A Continued Conversation with Dennis Yee, Recruiter
I had the opportunity to interview Dennis Yee, Recruiter for Valley Children's Hospital, and he shared 15 great behavioral interview questions for nurses, which you can read here. In this blog, learn:
- 5 strategies for behavioral interviewing
- The main objective of behavioral interviews
- Why a 15-year healthcare recruiter uses behavioral interviewing exclusively
Dennis Yee has asked his entire team of recruiters and hiring managers to “strictly utilize behavioral interviewing questions and processes.” The reason he uses behavioral interviewing, he said is that “it’s the best known way of trying to determine if a candidate is going to be the right fit for us and if they can handle the types of issues they may face in their day-to-day work.”
I dug deeper to understand a higher-level understanding of his methods for behavioral interviewing. With nearly 15 years of healthcare recruitment, he’s done a behavioral interview or two.
Dennis Yee’s Top 5 Behavioral Interviewing Strategies
1. Eliminate yes-or-no questions, and ask open-ended questions.
Instead of getting yes or no responses, Yee asks open ended questions like,
- Can you share with me a time when you were under stress caring for a patient?
- What did you do to eliminate that stress?
(A less helpful, yes or no question is: Chad have you ever performed CPR?)
See how they handle role-playing
He puts the person into a situation to find out how they would handle them if they faced that situation. Once the candidate is role-playing in the interview, recruiters have the opportunity to see their response in specific situations.
Assess candidates’ critical thinking skills.
Through open-ended questions and role playing, you are able to see how they think. It’s not about right or wrong answers at this point, but about how they answer the questions. You look for things like how long it takes them to simply respond, plus how they actually process the problems.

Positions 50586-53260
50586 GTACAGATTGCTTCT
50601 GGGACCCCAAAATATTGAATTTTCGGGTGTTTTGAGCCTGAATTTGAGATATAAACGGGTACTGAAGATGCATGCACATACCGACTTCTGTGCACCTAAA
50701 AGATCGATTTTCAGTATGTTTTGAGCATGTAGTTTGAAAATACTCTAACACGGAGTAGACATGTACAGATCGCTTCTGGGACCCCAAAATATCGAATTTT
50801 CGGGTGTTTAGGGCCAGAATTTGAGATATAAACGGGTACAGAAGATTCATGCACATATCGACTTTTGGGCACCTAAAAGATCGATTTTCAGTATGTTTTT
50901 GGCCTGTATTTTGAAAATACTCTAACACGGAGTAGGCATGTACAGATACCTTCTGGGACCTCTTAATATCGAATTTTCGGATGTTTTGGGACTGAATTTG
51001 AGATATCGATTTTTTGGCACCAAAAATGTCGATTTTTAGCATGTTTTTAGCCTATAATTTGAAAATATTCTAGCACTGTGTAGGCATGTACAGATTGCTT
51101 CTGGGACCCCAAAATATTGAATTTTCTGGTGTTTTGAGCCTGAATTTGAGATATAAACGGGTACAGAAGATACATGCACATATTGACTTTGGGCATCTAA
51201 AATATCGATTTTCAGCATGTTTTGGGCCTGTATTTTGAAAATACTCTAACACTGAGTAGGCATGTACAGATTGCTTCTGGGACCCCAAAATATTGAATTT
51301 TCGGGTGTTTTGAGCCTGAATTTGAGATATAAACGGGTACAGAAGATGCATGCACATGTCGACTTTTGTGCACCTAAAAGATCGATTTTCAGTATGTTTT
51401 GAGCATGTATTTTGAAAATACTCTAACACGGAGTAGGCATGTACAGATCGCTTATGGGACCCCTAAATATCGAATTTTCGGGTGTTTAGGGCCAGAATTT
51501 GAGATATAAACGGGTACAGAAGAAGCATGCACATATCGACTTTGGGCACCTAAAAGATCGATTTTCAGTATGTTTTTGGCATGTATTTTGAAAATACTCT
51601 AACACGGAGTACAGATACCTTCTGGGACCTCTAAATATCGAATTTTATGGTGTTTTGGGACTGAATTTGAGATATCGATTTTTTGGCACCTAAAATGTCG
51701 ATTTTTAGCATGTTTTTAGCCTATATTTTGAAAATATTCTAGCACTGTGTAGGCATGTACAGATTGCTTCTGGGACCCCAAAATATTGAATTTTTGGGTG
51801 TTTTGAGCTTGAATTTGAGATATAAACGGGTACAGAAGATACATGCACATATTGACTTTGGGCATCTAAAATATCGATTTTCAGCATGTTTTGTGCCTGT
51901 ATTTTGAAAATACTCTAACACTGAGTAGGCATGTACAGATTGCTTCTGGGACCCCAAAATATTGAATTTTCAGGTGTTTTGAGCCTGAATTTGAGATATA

Observe eye contact and body language.
Whether they look you in the eye, turn away from you, or any number of non-verbals, assessing their body language will help you assess their fit for the position.
Bonus content regarding body language: "Hiring & Horses: What Do They Have in Common?"
Look for spontaneity.
Here’s what Yee told me about the importance of looking for spontaneity: “I always like individuals, personally, who not only answer the question, but there’s even a little humor or something that just interjects into it. That to me, in my opinion, shows a more well-rounded individual.”
Relode: What do you look for in a behavioral interview
Dennis Yee: “It’s really the entire package of what that candidate can bring. What I mean by that is first impressions—how is that person presenting themselves? Do they have a sharp appearance? Do they have a professional appearance for the right position? What is their demeanor? Are they making eye contact? Are they smiling? Are they doing all the body language-type things to make us feel accepted and comfortable? Then, from there, respond with a fairly intelligent response to the question.”
“That more than anything impresses me and us as an organization in terms of the person we’re interviewing.”